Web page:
It happened one fateful day in 1774, October 10 to be exact. The Shawnee, together with some friends from the Mingo Tribes, decided to attack Virginian military under Colonel Andrew Lewis to stop them from invading Ohio Country. The plan of Lewis was to march into Ohio and claim the land they legally bought for more than ten thousand pounds in the Treaty of Fort Stanwix.
The Treaty of Fort Stanwix was officially sealed on November 5. The British wanted to formally end rifts at its borders, which did took up many of their gold. The Native Americans on the other hand, feared loss of land in case they lost to the Dutch (which was a possibility) and the Brits decide to expand their territory by force.
The Bloody Battle
The Battle of Point Pleasant was started by Cornstalk, the chief of the Shawnee tribe. They were angered that they were left out in the treaty and felt neglected. They did not receive any money even though their land was part of the barter. Cornstalk didn’t feel like giving up or selling their land at all. They planned to fight Lewis’ troops of 1,100 men. But because the tribe’s number was only about 300 to 500, they were outnumbered but not easily defeated.
The Battle of Point Pleasant lasted for many hours and became a bloody fight. Many warriors were lost at a 5 to 1 ratio, in favor of the natives. Cornstalk retreated however because he was informed that reinforcements from Dunmore were coming. In the end, there were about 33 bodies discovered dead in the part of the tribe, while 75 were killed and over a hundred were wounded in the other party. Realizing the death of his brothers in their little population, Cornstalk finally retreated after some time and signed the Treaty of Camp Charlotte, surrendering their piece of land to Virginians.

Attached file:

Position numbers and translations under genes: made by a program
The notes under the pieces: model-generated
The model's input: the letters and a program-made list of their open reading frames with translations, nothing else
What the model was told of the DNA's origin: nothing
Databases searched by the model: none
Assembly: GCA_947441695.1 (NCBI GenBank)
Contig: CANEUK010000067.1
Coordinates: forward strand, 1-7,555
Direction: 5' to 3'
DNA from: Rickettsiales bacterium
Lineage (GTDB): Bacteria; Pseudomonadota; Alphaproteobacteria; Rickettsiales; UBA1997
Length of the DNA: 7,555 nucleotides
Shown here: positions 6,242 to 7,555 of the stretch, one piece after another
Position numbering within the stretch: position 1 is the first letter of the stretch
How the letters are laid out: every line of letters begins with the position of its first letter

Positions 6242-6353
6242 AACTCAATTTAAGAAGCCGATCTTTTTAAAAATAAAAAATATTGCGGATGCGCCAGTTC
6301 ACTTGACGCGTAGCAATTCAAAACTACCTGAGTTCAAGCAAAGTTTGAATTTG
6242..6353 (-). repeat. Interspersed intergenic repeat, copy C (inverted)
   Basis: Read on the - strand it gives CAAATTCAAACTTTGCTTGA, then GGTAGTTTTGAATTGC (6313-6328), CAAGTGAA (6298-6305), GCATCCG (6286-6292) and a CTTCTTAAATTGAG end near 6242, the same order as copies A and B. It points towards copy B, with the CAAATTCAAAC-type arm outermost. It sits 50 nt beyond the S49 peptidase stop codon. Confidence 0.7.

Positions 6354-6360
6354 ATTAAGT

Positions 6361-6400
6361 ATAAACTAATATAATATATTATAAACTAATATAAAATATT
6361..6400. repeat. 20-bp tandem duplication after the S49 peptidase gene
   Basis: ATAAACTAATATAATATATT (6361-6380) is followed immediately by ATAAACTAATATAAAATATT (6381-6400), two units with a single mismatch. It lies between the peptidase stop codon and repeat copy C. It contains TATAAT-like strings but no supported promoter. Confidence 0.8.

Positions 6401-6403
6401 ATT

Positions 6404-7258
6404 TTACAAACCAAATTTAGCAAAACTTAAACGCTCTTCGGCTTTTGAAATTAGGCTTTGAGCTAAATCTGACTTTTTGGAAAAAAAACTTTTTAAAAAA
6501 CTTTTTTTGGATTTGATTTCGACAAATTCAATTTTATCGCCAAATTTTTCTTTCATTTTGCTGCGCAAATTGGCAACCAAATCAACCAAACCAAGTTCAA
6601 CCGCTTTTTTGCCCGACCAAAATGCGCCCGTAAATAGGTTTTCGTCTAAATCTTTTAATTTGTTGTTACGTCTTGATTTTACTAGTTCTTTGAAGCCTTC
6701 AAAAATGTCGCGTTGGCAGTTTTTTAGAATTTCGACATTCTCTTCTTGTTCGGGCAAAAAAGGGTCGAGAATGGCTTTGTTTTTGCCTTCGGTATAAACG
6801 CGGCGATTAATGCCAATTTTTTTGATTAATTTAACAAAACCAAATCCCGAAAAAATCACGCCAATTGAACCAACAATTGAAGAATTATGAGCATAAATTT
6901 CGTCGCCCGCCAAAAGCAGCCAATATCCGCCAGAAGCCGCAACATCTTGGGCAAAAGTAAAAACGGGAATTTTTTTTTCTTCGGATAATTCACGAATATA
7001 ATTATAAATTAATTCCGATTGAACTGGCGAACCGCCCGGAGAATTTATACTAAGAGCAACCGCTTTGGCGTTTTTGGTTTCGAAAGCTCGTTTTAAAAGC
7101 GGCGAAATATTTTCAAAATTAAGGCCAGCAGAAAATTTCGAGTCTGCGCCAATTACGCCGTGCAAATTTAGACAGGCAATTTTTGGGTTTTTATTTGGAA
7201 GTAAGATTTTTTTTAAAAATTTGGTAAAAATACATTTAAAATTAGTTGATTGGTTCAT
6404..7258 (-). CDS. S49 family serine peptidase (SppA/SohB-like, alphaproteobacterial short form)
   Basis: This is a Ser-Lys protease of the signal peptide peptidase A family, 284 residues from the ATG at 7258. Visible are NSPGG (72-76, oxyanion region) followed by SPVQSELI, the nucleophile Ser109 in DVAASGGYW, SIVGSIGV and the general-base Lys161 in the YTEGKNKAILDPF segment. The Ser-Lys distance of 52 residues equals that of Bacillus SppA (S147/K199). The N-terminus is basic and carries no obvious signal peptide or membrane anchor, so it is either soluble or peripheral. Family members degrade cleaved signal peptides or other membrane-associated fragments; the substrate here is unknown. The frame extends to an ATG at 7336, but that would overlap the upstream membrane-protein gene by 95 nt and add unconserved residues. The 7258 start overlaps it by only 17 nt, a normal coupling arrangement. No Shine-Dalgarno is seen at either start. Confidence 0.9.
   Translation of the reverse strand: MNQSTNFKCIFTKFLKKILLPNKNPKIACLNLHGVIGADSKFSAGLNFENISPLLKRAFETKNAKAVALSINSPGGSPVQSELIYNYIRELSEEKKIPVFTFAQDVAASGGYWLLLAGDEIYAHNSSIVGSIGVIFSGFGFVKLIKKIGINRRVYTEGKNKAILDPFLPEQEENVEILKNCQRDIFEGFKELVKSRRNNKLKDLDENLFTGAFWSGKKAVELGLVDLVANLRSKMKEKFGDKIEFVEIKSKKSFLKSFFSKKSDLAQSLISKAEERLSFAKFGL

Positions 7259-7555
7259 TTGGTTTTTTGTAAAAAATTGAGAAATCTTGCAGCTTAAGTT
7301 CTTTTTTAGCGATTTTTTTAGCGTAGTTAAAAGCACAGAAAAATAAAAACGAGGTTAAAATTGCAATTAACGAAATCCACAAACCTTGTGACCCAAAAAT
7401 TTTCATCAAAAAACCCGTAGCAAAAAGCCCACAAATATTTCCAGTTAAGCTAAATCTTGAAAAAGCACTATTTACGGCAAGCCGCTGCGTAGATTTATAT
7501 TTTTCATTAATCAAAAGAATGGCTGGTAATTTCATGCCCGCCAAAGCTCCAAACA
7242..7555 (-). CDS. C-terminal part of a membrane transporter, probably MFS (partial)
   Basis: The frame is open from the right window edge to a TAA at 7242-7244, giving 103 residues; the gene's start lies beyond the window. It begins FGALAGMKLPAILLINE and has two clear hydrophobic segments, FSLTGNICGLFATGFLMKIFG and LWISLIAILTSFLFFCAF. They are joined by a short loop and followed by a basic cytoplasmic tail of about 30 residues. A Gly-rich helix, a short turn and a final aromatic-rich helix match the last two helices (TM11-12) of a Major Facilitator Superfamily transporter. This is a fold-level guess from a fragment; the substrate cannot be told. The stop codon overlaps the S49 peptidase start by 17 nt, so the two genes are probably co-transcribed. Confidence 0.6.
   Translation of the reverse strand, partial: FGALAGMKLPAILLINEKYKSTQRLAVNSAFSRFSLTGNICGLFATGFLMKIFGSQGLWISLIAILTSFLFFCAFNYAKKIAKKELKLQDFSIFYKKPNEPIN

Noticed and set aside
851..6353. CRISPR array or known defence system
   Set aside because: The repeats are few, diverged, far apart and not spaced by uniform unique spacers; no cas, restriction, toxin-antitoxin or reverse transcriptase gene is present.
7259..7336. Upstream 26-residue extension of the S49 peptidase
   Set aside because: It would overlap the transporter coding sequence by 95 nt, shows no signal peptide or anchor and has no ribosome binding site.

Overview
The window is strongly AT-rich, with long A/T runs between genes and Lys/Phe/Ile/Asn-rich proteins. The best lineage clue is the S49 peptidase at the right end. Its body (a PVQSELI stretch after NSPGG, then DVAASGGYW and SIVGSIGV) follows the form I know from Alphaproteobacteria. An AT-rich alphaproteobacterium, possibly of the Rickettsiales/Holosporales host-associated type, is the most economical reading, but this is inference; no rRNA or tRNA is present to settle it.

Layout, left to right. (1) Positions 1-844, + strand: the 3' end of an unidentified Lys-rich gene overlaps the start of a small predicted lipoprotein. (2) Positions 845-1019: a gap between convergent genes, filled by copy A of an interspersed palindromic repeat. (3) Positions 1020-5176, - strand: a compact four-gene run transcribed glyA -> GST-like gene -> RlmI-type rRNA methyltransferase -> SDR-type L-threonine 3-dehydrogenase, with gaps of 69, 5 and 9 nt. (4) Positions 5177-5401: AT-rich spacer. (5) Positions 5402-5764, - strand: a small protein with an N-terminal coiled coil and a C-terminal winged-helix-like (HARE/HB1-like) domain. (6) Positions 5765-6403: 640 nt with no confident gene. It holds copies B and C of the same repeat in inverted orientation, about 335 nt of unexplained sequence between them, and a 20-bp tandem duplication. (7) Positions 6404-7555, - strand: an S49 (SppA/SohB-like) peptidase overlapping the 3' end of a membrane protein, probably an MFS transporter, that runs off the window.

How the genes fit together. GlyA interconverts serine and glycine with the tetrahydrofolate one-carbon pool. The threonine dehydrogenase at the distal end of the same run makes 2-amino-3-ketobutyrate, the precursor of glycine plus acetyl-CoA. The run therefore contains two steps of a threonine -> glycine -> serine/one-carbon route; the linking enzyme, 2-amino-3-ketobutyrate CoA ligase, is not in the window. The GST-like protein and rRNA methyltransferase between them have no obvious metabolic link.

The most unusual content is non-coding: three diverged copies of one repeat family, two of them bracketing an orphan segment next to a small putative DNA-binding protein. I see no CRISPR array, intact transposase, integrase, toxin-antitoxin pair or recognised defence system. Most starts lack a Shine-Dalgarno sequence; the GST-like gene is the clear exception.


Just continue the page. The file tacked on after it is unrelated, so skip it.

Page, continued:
Although born in Genoa but Italian by blood, Christopher Columbus’ loyalty to naval exploration made him deeply connected to Portugal. Portugal at that time was famed for its advance marine travels and had already uncovered much of before uncharted land. The explorations where supported, if not started, by the kings and the royal family to start with. Prince Henry of Portugal who was interested in naval exploration himself, created the first school for aspiring territorial discoverers, the Naval College and Observatory.
Columbus went to the capital of Portugal, Lisbon, to learn more about his quest on discovery. There he met a lady who became his wife, Felipa, who was the daughter of the respected navigator Bartholomew de Perestrello. Living in Portugal, his love for naval exploration deepened, as encouraged by her mother-in-law. It was some years later when he first presented his plan of travel to the king.
It was in October 12, 1492 when Columbus had finally reached what we now know today as America. However, unlike the new world people had imagined and have heard of in the myths, the “new” world wasn’t new to tribes at all. Many ethnic groups have been living and feeding on America’s natural wealth. After some time, the British came to colonize the new world and started settlements which were known as the Thirteen Colonies. For years they lived by the rifts with their mother country but peacefully with the native tribes, until the Battle of Point Pleasant.